In this Sept. 11, 2013, file photo, an Apple employee, right, instructs a journalist on the use of the fingerprint scanner technology built into the company's iPhone 5S during a media event in Beijing. (AP Photo/Ng Han Guan, File)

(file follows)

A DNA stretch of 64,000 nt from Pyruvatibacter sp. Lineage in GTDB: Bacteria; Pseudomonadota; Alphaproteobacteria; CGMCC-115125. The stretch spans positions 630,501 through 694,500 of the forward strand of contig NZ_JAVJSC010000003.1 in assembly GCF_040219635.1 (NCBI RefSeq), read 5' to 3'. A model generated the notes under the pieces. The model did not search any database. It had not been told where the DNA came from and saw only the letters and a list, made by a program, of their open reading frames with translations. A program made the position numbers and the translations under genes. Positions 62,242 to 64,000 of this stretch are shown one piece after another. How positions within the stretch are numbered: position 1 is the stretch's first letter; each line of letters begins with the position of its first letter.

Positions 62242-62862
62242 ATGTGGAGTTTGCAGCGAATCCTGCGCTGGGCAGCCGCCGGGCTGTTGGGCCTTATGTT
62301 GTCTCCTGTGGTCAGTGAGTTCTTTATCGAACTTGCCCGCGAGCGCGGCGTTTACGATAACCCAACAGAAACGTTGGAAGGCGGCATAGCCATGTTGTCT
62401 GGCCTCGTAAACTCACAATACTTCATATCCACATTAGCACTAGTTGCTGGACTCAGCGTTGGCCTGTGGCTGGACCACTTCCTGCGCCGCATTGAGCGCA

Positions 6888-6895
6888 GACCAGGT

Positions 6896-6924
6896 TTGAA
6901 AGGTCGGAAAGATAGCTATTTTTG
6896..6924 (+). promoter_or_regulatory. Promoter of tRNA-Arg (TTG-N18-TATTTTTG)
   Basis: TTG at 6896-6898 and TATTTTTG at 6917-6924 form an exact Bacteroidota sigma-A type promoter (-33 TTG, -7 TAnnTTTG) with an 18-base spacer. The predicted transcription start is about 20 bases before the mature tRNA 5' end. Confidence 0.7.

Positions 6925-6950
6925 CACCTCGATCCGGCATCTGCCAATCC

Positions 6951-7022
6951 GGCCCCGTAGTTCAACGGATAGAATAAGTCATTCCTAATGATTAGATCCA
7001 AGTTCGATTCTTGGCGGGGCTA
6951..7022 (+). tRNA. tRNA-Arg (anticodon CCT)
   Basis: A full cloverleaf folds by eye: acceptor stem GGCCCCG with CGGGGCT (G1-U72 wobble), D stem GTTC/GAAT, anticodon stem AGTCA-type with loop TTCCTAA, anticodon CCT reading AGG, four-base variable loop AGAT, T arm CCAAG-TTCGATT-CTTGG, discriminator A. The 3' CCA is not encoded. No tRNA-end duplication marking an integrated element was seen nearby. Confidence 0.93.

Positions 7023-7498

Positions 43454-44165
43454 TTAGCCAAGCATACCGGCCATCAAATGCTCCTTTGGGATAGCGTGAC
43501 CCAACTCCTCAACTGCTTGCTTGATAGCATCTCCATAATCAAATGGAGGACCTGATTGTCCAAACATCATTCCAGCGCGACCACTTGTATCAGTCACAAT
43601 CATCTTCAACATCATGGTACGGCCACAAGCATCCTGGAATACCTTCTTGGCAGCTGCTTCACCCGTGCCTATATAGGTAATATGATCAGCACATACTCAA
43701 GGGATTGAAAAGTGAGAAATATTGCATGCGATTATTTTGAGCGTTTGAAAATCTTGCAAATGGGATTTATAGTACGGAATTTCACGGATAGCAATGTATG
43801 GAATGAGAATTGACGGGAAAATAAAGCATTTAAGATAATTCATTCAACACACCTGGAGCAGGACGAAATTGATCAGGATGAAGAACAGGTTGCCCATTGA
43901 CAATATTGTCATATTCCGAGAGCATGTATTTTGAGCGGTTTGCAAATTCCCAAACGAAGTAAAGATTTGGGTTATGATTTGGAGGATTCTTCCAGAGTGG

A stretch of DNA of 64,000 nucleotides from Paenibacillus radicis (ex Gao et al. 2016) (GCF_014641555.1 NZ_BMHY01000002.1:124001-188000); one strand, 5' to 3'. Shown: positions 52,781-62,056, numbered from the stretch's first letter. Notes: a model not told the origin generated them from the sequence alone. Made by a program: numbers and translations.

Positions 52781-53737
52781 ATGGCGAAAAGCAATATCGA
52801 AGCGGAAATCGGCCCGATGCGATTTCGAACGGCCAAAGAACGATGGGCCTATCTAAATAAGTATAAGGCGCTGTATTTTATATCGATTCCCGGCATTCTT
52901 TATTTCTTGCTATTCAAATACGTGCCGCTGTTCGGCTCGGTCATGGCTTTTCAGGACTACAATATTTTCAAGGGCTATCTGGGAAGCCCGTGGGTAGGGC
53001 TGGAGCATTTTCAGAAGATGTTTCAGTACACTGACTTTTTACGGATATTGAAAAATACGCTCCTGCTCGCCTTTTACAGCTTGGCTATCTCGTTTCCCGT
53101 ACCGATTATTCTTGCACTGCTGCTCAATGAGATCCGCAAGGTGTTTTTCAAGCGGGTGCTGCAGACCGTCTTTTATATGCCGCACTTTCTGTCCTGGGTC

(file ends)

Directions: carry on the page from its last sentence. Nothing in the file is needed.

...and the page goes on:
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Ari Schwartz and Rob Knake, who in separate stints oversaw technology security issues at the National Security Council (NSC), said changes are needed in the White House process for determining whether software flaws discovered by government agencies should be disclosed, or kept secret so they might be used for offensive cyber operations.Much of the procedure remains classified as secret, including which agencies get a vote.Schwartz and Knake, who oversaw the process under Daniel, said that a new executive order should make clear that it is mandatory for agencies to submit all the software flaws they want to use to the inter-agency group.The ex-officials also recommended that the Department of Homeland Security run the process, rather than the National Security Agency.
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